Turmeric Products

Turmeric Slice - Organic Certified

Turmeric : Secinfically Known as Curcuma Longa

Turmeric is also known as “Indian Saffron and Gloden Spice ………

Dried turmeric rhizomes (often called roots) look similar to ginger, a close relative. Like ginger, fresh rhizomes have a livelier flavor than dried. Turmeric’s bright orange flesh is earthy, peppery, and slightly bitter. Depending on how tender or mature the it is, you may want to scrape off the peel before using it. Like ginger, turmeric may be cut into coins, matchsticks, or cubes; grated with a microplane or cheese grater; and juiced or thrown into smoothies.

Dried Turmeric Features

The volatile oil fraction of turmeric has demonstrated significant anti-inflammatory activity in a variety of experimental models.

Curcumin, the major constituent of turmeric that gives the spice its yellow color, can correct the most common expression of the genetic defect.

In a recent rat study conducted to evaluate the effects of turmeric on the liver’s ability to detoxify xenobiotic (toxic) chemicals, levels of two very important liver detoxification enzymes (UDP glucuronyl transferase and glutathione-S-transferase) were significantly elevated in rats fed turmeric as compared to controls.

Turmeric Fingers & Powder - Organic Certified

Turmeric: Scientifically Known as Curcuma Longa

Turmeric is also known as “Indian Saffron and Gloden Spice ………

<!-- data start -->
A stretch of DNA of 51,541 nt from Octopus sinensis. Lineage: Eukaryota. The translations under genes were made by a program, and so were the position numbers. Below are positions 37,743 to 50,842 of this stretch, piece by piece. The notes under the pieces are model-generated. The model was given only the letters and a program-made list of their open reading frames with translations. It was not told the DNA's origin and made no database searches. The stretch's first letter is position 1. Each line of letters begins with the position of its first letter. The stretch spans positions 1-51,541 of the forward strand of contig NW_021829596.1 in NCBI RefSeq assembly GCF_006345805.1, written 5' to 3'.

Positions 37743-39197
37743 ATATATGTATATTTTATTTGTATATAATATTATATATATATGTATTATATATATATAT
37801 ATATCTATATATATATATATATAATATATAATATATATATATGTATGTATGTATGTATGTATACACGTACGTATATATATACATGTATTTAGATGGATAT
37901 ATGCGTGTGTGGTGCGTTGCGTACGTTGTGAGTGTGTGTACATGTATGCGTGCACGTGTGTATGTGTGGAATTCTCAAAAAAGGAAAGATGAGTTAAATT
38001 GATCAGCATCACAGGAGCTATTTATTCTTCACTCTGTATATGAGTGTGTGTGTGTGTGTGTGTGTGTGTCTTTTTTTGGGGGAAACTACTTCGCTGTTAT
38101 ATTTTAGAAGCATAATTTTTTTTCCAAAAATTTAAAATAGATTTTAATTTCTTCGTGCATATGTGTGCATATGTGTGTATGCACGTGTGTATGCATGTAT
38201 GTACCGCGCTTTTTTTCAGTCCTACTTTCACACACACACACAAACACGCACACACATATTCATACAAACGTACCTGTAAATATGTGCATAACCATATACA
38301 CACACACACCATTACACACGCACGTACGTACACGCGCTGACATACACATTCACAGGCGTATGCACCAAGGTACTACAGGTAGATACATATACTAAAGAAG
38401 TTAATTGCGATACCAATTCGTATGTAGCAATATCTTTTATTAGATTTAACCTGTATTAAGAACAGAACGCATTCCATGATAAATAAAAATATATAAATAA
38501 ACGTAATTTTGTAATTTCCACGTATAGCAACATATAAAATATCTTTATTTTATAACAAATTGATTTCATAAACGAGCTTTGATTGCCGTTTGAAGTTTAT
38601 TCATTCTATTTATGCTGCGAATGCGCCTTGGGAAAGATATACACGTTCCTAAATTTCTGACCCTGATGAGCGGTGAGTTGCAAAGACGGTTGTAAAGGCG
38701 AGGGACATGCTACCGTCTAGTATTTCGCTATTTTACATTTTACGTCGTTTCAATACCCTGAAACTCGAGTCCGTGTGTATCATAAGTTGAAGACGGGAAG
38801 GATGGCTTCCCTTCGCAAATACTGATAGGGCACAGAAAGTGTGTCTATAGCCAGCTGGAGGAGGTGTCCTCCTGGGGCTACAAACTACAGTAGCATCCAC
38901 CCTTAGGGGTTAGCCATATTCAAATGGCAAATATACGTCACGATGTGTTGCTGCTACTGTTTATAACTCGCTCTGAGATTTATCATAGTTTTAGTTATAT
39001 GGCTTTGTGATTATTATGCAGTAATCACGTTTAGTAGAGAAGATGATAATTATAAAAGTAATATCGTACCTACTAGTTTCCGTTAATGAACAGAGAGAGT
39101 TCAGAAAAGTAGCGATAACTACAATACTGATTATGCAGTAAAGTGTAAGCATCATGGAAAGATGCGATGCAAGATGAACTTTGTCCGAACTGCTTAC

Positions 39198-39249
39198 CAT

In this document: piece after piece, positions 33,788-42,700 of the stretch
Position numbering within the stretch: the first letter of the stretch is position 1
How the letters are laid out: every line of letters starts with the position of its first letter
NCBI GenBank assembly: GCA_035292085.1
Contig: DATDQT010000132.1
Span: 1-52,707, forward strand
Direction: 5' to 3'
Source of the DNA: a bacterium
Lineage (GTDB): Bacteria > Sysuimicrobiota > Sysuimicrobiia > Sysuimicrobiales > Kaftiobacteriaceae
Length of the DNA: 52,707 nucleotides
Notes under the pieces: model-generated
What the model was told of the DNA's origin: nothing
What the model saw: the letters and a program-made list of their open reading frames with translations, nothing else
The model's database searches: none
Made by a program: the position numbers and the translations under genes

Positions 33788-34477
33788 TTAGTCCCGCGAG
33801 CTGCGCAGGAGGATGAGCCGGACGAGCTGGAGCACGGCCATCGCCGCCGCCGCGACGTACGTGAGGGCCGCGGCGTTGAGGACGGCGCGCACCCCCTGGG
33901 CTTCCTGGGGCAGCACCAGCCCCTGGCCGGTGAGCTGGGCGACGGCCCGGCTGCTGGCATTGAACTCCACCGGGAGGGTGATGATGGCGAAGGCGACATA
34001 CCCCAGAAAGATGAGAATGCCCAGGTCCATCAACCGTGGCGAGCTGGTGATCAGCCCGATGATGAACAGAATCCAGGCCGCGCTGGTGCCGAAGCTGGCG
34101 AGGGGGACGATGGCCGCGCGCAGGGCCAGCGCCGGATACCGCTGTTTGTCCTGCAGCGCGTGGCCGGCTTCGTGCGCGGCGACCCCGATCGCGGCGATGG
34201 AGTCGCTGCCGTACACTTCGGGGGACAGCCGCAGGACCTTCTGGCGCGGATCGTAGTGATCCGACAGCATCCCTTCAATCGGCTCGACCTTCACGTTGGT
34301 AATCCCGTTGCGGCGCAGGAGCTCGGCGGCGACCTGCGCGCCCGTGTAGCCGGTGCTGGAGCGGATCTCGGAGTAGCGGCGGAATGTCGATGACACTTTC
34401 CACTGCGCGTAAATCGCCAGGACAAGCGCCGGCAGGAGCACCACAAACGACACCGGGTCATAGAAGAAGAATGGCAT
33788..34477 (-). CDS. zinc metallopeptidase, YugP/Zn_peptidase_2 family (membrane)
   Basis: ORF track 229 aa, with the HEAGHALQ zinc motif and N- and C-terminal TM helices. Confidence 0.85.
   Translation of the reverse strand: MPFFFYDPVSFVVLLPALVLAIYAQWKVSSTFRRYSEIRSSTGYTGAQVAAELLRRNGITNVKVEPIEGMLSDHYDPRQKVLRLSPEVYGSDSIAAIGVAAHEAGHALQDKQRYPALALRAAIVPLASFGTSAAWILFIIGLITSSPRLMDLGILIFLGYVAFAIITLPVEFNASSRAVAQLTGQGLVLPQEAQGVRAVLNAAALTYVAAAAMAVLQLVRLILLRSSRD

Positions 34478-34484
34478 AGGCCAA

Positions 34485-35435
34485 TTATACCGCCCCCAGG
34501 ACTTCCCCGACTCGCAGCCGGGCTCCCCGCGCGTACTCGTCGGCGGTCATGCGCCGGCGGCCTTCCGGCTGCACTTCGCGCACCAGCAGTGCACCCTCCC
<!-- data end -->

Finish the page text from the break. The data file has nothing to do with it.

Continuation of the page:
Powdered turmeric root is perhaps best known as a popular spice, frequntly used in Eastern cooking. It is an ingredient of curry powders, and is also used to give mustard its characteristic color. It is sometimes used as a substitute for saffron . The addition of turmeric to such oils as olive or sesame oil extends their shelf life due to its antioxidant properties. In addition, some orange and lemon drinks are now colored with turmeric, which is considered safer than artificial colorings derived from coal tar.

The powdered root of turmeric has been used for making a deep yellow dye for fabrics for hundreds of years, though it does not produce an enduring color-fast tint. It is also used as a coloring for medicines at times.

 

Some studies have demonstrated that turmeric exhibits anti-inflammatory properties that are useful in the treatment of both osteoarthritis and rheumatoid arthritis . Alcohol extracts of turmeric have been found to reduce blood sugar, which could eventually affect the treatment of diabetes. In addiion, clinical trials in China have demonstrated that simply using turmeric as a food seasoning can reduce serum cholesterol levels . The World Health Organization has recommended the use of this spice.